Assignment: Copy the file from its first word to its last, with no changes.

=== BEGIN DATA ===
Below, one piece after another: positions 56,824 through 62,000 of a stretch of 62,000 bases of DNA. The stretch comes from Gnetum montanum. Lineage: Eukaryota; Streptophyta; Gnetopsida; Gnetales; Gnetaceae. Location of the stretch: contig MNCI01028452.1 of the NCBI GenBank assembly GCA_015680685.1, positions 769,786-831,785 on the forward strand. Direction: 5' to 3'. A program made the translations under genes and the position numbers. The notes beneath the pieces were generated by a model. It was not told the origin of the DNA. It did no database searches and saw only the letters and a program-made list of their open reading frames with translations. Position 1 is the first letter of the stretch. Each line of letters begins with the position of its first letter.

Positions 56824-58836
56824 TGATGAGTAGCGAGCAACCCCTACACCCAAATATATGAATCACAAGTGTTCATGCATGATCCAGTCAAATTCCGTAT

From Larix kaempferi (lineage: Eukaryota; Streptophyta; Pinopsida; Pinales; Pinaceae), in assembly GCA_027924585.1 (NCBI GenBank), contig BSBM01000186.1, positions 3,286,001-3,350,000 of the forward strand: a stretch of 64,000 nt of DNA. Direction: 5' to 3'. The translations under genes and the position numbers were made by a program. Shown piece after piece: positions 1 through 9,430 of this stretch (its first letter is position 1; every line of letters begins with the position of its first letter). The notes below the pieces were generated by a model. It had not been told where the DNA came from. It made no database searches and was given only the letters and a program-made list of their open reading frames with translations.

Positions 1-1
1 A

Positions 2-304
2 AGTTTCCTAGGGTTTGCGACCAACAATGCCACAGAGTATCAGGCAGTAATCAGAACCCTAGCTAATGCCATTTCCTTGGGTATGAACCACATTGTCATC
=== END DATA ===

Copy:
Below, one piece after another: positions 56,824 through 62,000 of a stretch of 62,000 bases of DNA. The stretch comes from Gnetum montanum. Lineage: Eukaryota; Streptophyta; Gnetopsida; Gnetales; Gnetaceae. Location of the stretch: contig MNCI01028452.1 of the NCBI GenBank assembly GCA_015680685.1, positions 769,786-831,785 on the forward strand. Direction: 5' to 3'. A program made the translations under genes and the position numbers. The notes beneath the pieces were generated by a model. It was not told the origin of the DNA. It did no database searches and saw only the letters and a program-made list of their open reading frames with translations. Position 1 is the first letter of the stretch. Each line of letters begins with the position of its first letter.

Positions 56824-58836
56824 TGATGAGTAGCGAGCAACCCCTACACCCAAATATATGAATCACAAGTGTTCATGCATGATCCAGTCAAATTCCGTAT

From Larix kaempferi (lineage: Eukaryota; Streptophyta; Pinopsida; Pinales; Pinaceae), in assembly GCA_027924585.1 (NCBI GenBank), contig BSBM01000186.1, positions 3,286,001-3,350,000 of the forward strand: a stretch of 64,000 nt of DNA. Direction: 5' to 3'. The translations under genes and the position numbers were made by a program. Shown piece after piece: positions 1 through 9,430 of this stretch (its first letter is position 1; every line of letters begins with the position of its first letter). The notes below the pieces were generated by a model. It had not been told where the DNA came from. It made no database searches and was given only the letters and a program-made list of their open reading frames with translations.

Positions 1-1
1 A

Positions 2-304
2 AGTTTCCTAGGGTTTGCGACCAACAATGCCACAGAGTATCAGGCAGTAATCAGAACCCTAGCTAATGCCATTTCCTTGGGTATGAACCACATTGTCATC